My father’s solution? He lined my window sill with little green army men and told me to make up a cartoon in my head about them. It worked; I was entertained until I fell asleep, and the next night, I did the same thing.

    I did that for a long, long time, in one way or another, and eventually cartoons became thinking about stories I was working on. I only stopped when adult life bit me in the butt and I found that I was too tired at night to keep my eyes open for more than thirty seconds of being horizontal.

  3. As a first-time parent (of a three-month old) I found this amusing. I’ve thought a bit about whether any of my children would want to write, but never took it back to the elemental level you did: it’s not about making them like writing, it’s about making them like stories — it’s about stoking that lively imagination that children have.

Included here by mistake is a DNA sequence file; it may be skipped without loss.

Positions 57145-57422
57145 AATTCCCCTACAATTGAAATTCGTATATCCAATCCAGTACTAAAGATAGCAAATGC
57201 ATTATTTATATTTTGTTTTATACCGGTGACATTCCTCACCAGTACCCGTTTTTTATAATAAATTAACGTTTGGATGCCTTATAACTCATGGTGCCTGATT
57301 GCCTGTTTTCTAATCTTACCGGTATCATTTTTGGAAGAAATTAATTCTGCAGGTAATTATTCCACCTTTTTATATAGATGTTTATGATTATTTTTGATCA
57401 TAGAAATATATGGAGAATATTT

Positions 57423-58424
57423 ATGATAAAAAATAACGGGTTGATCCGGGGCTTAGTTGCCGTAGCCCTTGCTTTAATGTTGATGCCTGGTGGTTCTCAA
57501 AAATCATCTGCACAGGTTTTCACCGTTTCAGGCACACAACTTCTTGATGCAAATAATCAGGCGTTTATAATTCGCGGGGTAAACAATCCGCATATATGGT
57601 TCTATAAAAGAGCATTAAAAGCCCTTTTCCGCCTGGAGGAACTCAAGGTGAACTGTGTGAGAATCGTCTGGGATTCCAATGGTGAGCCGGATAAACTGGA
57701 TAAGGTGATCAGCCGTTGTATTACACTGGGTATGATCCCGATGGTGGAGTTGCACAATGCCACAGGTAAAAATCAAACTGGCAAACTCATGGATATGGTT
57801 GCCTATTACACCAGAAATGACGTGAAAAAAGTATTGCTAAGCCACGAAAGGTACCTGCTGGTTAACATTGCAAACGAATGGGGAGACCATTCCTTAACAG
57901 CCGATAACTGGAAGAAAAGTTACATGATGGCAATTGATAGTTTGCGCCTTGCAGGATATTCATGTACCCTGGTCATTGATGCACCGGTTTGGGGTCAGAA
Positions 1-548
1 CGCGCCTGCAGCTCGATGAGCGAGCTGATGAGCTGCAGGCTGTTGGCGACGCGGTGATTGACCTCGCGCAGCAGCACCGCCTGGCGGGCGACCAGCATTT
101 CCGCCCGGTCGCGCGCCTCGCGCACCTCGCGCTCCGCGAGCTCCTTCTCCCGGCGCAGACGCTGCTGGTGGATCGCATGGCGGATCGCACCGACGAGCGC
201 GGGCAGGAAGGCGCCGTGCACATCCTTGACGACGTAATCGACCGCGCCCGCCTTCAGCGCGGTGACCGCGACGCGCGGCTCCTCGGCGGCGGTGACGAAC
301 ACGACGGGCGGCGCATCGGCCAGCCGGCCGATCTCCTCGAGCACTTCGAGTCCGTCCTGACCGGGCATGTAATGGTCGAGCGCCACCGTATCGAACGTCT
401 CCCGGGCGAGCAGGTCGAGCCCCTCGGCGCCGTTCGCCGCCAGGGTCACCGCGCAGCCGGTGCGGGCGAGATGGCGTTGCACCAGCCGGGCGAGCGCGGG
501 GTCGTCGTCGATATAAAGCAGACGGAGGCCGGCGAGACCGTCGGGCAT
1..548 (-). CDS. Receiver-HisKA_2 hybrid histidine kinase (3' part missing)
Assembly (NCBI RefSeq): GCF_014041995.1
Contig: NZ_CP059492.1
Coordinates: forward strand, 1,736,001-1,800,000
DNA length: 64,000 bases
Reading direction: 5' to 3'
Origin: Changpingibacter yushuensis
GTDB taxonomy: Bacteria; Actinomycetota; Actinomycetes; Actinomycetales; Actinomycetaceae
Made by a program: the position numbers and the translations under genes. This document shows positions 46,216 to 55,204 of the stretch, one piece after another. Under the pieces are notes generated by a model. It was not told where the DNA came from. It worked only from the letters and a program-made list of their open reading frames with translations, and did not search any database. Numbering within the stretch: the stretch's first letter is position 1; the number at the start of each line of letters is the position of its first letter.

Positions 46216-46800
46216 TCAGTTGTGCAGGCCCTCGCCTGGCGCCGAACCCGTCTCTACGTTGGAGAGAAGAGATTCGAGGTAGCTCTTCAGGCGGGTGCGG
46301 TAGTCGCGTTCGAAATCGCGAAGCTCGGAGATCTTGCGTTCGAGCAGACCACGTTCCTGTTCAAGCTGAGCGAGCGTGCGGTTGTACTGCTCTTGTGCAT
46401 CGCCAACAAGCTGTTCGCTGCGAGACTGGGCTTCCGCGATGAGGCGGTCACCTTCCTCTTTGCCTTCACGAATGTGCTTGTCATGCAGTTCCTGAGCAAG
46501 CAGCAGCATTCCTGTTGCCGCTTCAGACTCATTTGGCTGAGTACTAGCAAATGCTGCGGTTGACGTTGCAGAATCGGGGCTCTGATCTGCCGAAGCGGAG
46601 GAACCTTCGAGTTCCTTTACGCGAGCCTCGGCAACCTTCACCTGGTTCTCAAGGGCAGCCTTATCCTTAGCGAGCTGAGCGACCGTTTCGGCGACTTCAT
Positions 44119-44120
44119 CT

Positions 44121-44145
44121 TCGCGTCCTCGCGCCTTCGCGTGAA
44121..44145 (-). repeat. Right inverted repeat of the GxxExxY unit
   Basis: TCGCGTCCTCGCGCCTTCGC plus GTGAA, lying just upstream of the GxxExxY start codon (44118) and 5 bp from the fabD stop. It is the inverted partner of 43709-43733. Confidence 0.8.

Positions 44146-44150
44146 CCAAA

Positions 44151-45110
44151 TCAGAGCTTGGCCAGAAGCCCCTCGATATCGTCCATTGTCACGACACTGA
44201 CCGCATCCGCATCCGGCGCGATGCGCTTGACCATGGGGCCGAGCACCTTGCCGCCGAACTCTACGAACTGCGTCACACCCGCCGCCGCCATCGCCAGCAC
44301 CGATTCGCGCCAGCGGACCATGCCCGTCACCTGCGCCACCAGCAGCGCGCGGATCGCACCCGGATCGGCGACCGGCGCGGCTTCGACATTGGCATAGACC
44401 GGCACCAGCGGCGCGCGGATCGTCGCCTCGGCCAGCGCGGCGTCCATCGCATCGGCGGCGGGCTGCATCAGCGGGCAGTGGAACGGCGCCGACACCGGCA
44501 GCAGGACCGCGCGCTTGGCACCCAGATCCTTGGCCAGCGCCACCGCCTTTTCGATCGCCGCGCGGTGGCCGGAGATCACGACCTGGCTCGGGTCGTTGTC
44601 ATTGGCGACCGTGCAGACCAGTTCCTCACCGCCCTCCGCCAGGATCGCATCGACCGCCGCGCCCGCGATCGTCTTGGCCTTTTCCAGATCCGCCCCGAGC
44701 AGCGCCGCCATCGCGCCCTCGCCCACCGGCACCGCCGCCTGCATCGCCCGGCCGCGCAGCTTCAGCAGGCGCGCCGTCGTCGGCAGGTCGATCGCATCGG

When I think of it, this is the reason I started writing: I kept coming up with stories and decided to finally start pulling some down into a more permanent form. I pray that my son has the same imagination that yours does — good luck on publishing your stuff (and the same to your son).

    • It’s even more fundamental than making them like stories. I was going to say that it’s about helping them to be comfortable with imagination as a means of expression, but having written this far, I think it’s even more basic than that. It’s about having them be comfortable with just exactly who they are.

      And I don’t say this lightly. Peer pressure is a terribly visible problem among children once they hit school age–especially in the middle-grade years. It’s not so visible among us adults because so many of us have already been socialized.